THE BLOG

The Psychological Benefits of Being an Atheist

01/08/2014 11:55 BST | Updated 29/09/2014 10:59 BST

Unsurprisingly, as an atheist, I rather enjoy my perspective on theism and the cognitive benefits this brings not only to my belief system in general but more importantly to the entire mental framework from which I view existence and reality. I therefore believe that there are psychological benefits to being an atheist and that these are not afforded to the theist. Obviously there is a certain bias behind this, as I am an atheist, and for me there are certain positive attributes that come with being an atheist - hence why I am one but this is a causal phenomenon common in the adoption of any mental schema. However I am only an atheist now. I once, rather embarrassingly, was a theistic believer. This means that I at least have a previous psychological state that I can compare my current one to and the cognitive grass is definitely greener on this side.

I shall discuss my world views from the theistic past to the atheistic present and demonstrate the cognitive benefits of atheism in comparison to theism. The first is the most profound. This is the fact that being an atheist produces less cognitive dissonance than being a theist of any type. The world, existence and general human and physical understanding is more rationally comprehendible as an atheist. However the theist fails dramatically when it comes to cognitive dissonance. Indeed theologians have spent most of history making self-justifications, arguing away contradictions and dealing with precepts that are by definition illogical. When it comes to mental acrobatics, the theist is Olympic gold medalist. One only has to look at the bewildering, painful and sometimes amusing manner in which theists attempt to argue that a benevolent God can allow or enact evil when in the pantheon of logical definitive accuracy the game is already up due to the immediate contradiction encountered when conjoining the two precepts.

What can the atheist say so easily that the theist must struggle so conspicuously to counteract? Well it is rather simple; the world simply looks like it does if there was no loving God. If you deny the existence of an omnipotent, omnipresent, benevolent God, and regardless of your position on naturalism, you would expect the world to look like it does. The universe, or universes, general existence, nature, its indifference and its chasm of mental agency allows you to reconcile the apparent fact that you cannot blame nature for outcomes it has no conscious choice over. Natural existence is indifferent to what is in the grand schemes of things petty social affairs carried out by one form of advanced animal species on one planet. Natural existence is not conscious and therefore not consciously responsible for the mind blowing cruelty and suffering of any biological organisms found anywhere in the universe.

In the face of this, the theist has an illogical contradiction to surmount. Not only does he argue the existence of a creator - itself deeply problematic in metaphysical terms but a loving one too. The latter is even harder to justify than the first argument from creation. Justifying evil in a form of existence wholly controlled by a loving God tends to be cashed out in terms of the argument that we cannot have love without evil and suffering; that we cannot know good without evil but if God is perfect he has failed to evoke a master plan that allows us to have good innately in itself without evil and in this respect God can keep his supposed master plan which is apparently perfect but yet untenable to mere mortals.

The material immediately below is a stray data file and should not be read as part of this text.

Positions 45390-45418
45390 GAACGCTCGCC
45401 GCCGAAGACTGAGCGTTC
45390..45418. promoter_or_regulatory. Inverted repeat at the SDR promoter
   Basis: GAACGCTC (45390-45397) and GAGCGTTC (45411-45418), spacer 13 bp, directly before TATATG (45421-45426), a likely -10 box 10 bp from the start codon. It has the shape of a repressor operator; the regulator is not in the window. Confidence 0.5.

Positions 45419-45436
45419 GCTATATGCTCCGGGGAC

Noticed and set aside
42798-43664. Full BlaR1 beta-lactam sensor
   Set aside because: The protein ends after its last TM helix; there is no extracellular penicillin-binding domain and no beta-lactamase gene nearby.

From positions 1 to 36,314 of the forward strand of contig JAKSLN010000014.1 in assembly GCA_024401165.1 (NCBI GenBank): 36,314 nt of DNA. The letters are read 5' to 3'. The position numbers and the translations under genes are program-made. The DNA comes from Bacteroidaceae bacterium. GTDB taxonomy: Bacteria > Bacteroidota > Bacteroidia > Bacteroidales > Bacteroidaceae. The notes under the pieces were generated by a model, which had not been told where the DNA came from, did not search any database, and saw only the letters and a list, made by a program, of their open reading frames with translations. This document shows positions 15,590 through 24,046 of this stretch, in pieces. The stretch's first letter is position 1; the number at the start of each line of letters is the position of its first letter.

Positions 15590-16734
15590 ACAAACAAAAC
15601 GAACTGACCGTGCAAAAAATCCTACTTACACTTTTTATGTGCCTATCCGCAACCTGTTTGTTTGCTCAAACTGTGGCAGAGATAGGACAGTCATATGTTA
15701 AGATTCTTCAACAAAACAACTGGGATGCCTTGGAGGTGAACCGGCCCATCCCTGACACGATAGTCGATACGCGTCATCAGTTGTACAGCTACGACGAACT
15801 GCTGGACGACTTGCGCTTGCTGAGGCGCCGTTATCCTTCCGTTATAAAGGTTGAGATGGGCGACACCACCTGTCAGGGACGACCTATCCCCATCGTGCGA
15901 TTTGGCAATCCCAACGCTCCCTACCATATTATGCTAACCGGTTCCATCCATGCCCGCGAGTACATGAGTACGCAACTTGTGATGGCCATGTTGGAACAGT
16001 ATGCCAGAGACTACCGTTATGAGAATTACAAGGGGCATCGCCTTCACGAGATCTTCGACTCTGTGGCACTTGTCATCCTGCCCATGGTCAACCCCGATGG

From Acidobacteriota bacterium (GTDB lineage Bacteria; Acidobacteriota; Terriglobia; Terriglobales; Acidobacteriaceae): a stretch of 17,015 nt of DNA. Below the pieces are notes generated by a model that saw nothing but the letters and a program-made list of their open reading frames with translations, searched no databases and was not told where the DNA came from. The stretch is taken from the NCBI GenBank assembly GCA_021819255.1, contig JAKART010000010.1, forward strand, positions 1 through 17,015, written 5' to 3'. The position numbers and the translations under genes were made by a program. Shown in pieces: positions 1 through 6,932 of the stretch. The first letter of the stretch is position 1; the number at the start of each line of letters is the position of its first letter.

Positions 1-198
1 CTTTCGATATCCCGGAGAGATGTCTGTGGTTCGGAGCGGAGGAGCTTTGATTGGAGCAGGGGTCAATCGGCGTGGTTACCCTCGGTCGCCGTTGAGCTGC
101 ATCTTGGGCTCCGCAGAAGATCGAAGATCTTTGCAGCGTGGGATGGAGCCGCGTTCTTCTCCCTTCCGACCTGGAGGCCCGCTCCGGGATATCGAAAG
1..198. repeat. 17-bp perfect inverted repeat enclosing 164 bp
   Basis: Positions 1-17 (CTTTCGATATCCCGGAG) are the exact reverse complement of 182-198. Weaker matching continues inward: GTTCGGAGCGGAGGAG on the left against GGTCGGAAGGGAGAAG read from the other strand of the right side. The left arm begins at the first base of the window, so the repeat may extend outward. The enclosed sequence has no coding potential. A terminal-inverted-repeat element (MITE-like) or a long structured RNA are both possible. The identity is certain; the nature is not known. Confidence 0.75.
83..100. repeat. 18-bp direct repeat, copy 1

As you can see the atheist here is free of all tension and cognitive dissonance. Malevolence and illness in the world is more simply and rationally explained in light of atheism. As a consequence we also don't have to doubt God's seemingly bizarre and erroneous intentions such as why must we suffer? Does God punish through suffering? Why not skip mortal existence and go straight to the eternal afterlife? Such mental unrest leads to another point where the atheist's position is far more therapeutic than the theistic position and this is in terms of liberty, responsibility and control. This is because we are free from a sadomasochistic God who we should fear but also love. We can also live our life as we want without fear of being punished for misdemeanors or acts of hedonism. Where terrible crimes are conducted, humanity as a collective is forced to look at itself, understand the potential malevolence of human kind and seek remedy, prevention and progress where possible.

With rationality, self-ownership and liberty to purse multiple avenues humans are also free to discover more about themselves and the world around them; just ask Galileo but unfortunately you can't. Both the natural and social sciences have made considerable strides because we have endeavored to go into areas outside theism. Rationality and logic in philosophy has produced great arguments because there is no necessary religious restriction and in the world of natural science the scientific method has produced medicine which is far more useful then proverbial and erratic superstition.

When it comes to the atheistic worldview, logic, rationality, empirical demonstration or just simple philosophical argumentation, being an atheist provides very little cognitive dissonance in comparison to theism. Moreover the effects of this general cognitive operation not only means that we can look at social and natural phenomena in new ways that previously looked baffling under theism but also explore avenues that bring us new knowledge and rational explanation not found in theism. For these reasons, and perhaps many others that atheists themselves have found, the psychological benefits of atheism are rather staggering in comparison to theism.